- Researchers say Black, Hispanic, and Asian children are less likely to receive an ADHD diagnosis and treatment for the condition.
- Experts aren’t sure why the disparity exists, but they say it’s important to investigate it.
- They note that children with undiagnosed ADHD are less likely to succeed in school and life in general.
Having a child receive an attention deficit hyperactivity disorder (ADHD) diagnosis can be a double-edged sword.
Some parents see the diagnosis as an unwanted label that can stigmatize their child, while others see it as a way to help their child get the necessary resources to help them better succeed in school and life.
That includes access to therapy and medications, specialized learning plans, and even giving parents a chance to better understand how to best help their children navigate the systems around them.
But new research suggests there are wide gaps in who gets those diagnoses.
Researchers from the Mayo Clinic looked at children born between 2006 and 2012. They found continued racial disparities in who gets an ADHD diagnosis and treatment.
Black, Asian, and Hispanic children were also less likely to receive treatment for ADHD.
“Compared with other groups, white children were more likely to receive some kind of treatment. Asian children had the highest odds of receiving no treatment,” the study authors wrote.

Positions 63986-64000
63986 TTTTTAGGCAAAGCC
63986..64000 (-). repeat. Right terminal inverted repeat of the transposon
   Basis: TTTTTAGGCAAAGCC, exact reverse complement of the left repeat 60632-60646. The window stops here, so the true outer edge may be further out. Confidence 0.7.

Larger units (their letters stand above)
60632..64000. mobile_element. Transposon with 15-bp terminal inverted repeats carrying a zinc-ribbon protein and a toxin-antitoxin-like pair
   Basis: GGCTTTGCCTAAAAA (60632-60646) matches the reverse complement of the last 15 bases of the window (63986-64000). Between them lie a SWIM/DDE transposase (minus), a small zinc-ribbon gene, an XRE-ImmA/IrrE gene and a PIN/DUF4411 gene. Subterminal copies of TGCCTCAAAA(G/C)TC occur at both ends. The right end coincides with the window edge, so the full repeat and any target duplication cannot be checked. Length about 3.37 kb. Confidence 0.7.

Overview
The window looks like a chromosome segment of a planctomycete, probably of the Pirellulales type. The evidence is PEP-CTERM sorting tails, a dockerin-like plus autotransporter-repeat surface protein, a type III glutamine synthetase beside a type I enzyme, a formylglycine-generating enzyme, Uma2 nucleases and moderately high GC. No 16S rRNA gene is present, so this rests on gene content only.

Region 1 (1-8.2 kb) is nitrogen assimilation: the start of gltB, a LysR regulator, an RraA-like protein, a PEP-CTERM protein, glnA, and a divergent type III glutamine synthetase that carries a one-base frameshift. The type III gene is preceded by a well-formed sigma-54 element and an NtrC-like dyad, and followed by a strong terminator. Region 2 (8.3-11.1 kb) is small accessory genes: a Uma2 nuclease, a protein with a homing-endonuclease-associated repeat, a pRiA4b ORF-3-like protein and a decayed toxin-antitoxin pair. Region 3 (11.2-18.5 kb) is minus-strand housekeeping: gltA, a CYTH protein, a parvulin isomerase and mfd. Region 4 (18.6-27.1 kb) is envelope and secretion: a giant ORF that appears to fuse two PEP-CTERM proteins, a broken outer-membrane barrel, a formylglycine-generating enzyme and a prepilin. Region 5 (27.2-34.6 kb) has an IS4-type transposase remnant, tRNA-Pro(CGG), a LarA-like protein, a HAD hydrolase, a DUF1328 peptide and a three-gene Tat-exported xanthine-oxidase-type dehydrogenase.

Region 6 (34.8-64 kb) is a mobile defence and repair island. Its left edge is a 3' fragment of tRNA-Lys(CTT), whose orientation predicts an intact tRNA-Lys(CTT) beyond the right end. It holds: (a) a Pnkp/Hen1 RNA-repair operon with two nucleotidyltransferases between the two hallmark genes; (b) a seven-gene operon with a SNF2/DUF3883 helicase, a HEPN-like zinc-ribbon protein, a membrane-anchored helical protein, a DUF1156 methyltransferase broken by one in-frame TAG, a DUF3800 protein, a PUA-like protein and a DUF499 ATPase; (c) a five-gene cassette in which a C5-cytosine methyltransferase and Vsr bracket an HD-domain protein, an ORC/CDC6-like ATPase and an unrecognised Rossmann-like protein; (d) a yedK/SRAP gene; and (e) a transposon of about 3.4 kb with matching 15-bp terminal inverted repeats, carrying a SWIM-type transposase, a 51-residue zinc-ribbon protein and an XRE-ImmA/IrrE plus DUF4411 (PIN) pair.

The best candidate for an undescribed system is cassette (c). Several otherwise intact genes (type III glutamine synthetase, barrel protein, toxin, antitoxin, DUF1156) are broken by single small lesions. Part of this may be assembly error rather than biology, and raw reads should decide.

That’s significant, researchers noted, because people with ADHD have an overall poorer quality of life and higher medical costs.
That’s why clinical guidelines suggest preschool-aged children with an ADHD diagnosis receive behavioral therapy as a first-line treatment, and then medication starting in elementary school.
Researchers aren’t entirely sure why the disparities exist. It appears to be a mix of both explicit and implicit bias among physicians, distrust of the healthcare system, and reluctance to seek such a diagnosis or treatment.
The Mayo Clinic team acknowledged in their study that since they used information from a national commercial insurance database, their underlying data may not be representative of all children in the United States.
Mayra Mendez, PhD, a licensed psychotherapist and program coordinator for intellectual and developmental disabilities and mental health services at Providence Saint John’s Child and Family Development Center in Santa Monica, California, said the disparities could be partially explained by the fact that researchers were looking at populations with private insurance.
“The sample of upper income and possibly white populations may have been inflated, thus resulting in a smaller pool of racially diverse populations,” she said.
“I am not surprised by the research finding that children of color are diagnosed at lower rates than white children, because children of color are often identified as presenting with disruptive behavior problems, conduct problems, oppositional/defiance and learning deficits before considering neurodevelopmentally based explanations for challenges,” Mendez said.
“Also, cultural factors strongly influence identification of behavioral and/or learning challenges, resulting in increased tolerance for behavioral differences in some cultures and over-responded to in other cultures,” she said.